The Guardian 14 March, 2007

Child health compromised
in Tasmanian tobacco decision


Tasmanian churches, child health and community organisations have expressed disappointment with a Tasmanian government decision to leave shop displays of tobacco in the faces of children. But the organisations have welcomed government decisions to ban smoking in cars carrying children and to ban fruit-flavoured cigarettes.

A large coalition of health and child welfare organisations had urged the Lennon Labor Government to protect children by putting tobacco products out of sight in shops. But the government has announced it will continue to allow one square metre of tobacco displays (and four square metres in tobacconists).

Spokesperson for the coalition, Dr Harley Stanton (Tasmanian resident, former WHO health expert and President-elect of the Asia-Pacific Association for the Control of Tobacco) said: "The decision will reduce display, but it’s not good enough. One square metre of tobacco display in kids’ faces is still one square metre too much.

"We’re disappointed that the government has compromised children’s health following misleading representations from tobacco retailers.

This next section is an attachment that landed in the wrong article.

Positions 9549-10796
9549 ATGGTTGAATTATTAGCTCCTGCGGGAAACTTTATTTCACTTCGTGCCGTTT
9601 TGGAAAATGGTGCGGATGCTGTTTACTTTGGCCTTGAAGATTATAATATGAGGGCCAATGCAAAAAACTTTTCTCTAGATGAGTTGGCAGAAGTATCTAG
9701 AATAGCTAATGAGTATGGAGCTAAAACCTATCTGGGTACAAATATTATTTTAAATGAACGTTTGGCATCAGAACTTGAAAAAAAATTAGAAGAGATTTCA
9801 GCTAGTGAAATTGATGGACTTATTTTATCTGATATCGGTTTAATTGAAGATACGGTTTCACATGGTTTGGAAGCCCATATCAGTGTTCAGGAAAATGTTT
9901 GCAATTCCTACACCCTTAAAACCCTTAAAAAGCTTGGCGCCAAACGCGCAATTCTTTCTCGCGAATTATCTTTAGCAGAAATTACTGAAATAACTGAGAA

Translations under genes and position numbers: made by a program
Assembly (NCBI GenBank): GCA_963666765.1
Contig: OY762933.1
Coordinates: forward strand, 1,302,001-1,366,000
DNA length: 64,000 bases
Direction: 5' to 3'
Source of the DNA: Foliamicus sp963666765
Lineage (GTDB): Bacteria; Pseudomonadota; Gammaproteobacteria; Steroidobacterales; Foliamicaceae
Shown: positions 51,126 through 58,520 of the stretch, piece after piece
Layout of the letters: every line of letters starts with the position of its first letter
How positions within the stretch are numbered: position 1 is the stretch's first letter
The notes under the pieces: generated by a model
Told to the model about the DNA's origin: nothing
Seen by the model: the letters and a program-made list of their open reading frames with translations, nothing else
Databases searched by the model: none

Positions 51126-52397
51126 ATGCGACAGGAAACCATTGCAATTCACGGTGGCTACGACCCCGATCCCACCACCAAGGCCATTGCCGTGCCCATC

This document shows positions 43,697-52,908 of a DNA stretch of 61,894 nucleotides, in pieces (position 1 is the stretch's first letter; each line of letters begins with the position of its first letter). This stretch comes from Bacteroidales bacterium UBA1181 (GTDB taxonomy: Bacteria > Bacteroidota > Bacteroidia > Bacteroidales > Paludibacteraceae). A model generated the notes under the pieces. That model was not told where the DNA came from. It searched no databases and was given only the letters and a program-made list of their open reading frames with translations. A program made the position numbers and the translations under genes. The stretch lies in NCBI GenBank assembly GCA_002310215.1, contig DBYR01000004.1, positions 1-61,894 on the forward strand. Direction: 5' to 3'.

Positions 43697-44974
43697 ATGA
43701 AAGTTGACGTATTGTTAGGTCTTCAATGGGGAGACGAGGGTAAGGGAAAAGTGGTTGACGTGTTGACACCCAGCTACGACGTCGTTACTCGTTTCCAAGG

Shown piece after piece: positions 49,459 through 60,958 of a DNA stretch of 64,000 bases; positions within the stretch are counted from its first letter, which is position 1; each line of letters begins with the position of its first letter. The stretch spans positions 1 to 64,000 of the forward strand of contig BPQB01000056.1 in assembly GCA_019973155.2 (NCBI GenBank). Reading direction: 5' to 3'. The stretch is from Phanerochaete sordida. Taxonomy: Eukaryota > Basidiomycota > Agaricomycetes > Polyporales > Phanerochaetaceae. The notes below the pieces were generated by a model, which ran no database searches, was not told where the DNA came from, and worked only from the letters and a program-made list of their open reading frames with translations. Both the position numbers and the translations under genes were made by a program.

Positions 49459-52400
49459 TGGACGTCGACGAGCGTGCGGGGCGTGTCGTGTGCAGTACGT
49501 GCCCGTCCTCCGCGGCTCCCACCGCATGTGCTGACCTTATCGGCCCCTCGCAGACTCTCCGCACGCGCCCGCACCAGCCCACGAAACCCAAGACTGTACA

"We urge the government and all MPs to review this decision and to bring a total display ban into effect as soon as possible.

"In the short term, retailers choosing to continue displaying this deadly and addictive product could at least be required to show a graphic warning picture of equal size."

Churches supporting removing tobacco from children’s view are the Baptist Union, Catholic, Friends (Quaker), Lutheran and Uniting Churches of Tasmania; the Tasmanian Council of Churches; the Church of Christ Hobart; and nationally, the Public Affairs Commission of the Anglican Church.

The churches and their allies have pointed to independent research showing retail displays normalise tobacco to children and predispose them towards smoking.

"We are also very disappointed that the government will allow child staff to continue to sell tobacco products — leaving them even more associated with acceptable child behaviour."

Action on Smoking and Health Australia

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